Published 2nd July 2010
I remember my father being happy to wait for bananas skins to go black before he ate them. He said they were so much sweeter! I have never been that ardent; but as a child it was normal to eat bright yellow bananas with a few small brown spots on the skin. I remember them as being sweet with a lovely creamy texture.
Today’s consumer has been conditioned to want perfection and not accept blemishes. Wholesalers and supermarkets now prefer to purchase food crop varieties that present in ‘perfect’ condition on the shelf, often at the expense of flavour. This relates to a staggering 30m bananas wasted per year because of blemishes or shape.
Minor blemishes on Banana skins don’t necessarily relate to damaged inedible fruit… and it could be more likely that they are sweeter. Chefs know this and outside a banana packing shed on a recent chef’s food tour of the regions, they spied a large pallet container full of bananas sitting out in the sun. When queried ‘what is to become of these bananas’? They were told they were seconds and would be thrown out. This surprised all the chefs as they would be happy to pay less for second grade bananas for ingredients of cakes, breads, desserts and smoothies. They didn’t need the skins to be perfect as they would only require first grade for a fruit display.Unless treated roughly, those brown spots are a natural part of the ripening process.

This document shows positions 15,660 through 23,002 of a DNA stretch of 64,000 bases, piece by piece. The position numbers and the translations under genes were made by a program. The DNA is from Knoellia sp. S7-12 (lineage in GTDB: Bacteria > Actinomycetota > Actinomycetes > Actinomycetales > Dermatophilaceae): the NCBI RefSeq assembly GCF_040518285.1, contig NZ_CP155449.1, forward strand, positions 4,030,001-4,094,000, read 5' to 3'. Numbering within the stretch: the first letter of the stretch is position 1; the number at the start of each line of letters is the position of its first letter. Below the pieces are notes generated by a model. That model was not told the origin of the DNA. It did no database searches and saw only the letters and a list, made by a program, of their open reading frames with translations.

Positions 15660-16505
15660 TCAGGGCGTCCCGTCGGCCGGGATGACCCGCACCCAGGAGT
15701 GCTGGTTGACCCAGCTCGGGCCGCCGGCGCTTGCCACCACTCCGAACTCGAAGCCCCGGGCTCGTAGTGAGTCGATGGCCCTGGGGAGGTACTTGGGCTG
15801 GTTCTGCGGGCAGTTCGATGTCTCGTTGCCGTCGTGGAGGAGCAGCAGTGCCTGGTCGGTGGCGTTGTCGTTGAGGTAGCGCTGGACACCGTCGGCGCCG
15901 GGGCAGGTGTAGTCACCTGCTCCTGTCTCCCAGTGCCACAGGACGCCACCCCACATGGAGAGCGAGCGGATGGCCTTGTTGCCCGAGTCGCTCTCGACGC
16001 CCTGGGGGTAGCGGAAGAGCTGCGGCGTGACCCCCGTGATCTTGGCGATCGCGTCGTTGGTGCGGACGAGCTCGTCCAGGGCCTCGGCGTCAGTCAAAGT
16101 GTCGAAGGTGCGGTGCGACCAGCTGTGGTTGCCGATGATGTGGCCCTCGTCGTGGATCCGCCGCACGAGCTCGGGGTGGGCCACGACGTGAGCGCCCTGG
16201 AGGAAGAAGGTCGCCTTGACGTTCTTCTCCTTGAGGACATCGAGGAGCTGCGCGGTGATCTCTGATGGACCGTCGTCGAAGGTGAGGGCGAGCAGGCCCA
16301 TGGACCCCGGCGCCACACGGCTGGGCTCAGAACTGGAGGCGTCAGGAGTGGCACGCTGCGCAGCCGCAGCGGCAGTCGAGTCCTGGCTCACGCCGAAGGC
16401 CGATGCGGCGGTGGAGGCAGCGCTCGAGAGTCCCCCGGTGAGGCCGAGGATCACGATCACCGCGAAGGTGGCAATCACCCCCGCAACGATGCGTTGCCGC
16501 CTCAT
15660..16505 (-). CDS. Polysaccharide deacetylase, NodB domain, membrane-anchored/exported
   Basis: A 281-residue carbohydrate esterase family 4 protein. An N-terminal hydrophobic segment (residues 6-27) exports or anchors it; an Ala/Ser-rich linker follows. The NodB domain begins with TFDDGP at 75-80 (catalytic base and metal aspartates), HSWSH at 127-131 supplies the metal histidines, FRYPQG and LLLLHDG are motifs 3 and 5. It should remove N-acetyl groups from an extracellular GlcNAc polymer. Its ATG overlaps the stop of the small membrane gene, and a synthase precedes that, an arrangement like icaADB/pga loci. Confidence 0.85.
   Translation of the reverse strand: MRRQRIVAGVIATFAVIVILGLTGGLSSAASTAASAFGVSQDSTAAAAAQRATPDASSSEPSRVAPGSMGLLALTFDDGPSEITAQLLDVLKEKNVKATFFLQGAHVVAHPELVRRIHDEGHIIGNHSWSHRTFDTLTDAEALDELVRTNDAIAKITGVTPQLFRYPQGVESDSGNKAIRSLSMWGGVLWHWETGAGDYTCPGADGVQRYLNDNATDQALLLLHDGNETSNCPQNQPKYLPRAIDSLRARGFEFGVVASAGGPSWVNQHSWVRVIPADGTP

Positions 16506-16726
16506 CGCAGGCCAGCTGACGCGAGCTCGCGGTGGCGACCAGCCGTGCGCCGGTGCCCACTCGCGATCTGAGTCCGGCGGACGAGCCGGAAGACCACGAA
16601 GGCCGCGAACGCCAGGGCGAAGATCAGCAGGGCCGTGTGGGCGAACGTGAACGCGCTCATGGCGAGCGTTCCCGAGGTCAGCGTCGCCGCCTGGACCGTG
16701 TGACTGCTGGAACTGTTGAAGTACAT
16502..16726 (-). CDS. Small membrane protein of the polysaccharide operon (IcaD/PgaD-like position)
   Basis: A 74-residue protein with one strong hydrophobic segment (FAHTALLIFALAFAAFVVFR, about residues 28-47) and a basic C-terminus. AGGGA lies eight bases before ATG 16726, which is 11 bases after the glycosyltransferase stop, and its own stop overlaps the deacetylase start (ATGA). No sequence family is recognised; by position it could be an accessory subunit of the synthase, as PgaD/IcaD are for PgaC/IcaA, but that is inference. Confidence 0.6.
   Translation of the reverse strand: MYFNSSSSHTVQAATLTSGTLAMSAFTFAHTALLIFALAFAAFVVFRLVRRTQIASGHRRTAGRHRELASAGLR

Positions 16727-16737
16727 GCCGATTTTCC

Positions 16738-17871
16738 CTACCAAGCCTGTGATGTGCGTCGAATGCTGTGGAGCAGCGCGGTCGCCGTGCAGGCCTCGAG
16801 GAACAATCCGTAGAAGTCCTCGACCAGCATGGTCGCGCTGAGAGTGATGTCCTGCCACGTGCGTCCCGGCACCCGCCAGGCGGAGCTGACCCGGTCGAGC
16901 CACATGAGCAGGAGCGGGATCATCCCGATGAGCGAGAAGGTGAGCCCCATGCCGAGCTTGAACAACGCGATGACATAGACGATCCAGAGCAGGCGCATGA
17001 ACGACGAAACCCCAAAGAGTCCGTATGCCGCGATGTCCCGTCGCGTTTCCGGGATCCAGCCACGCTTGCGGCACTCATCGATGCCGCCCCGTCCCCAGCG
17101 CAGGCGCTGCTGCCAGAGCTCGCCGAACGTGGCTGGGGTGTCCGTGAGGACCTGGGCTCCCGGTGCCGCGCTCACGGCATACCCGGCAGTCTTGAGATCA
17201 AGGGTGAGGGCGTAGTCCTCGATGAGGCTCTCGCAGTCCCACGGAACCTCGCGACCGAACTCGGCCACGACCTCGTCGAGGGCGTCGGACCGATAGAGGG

When purchasing bananas don’t discard a few spots and if you buy those ‘perfect’ green bananas, make sure you wait until they are optimally ripened. As a naturally hygienic sealed, easy to eat, highly nutritional fruit, a banana is a perfect snack food especially for children.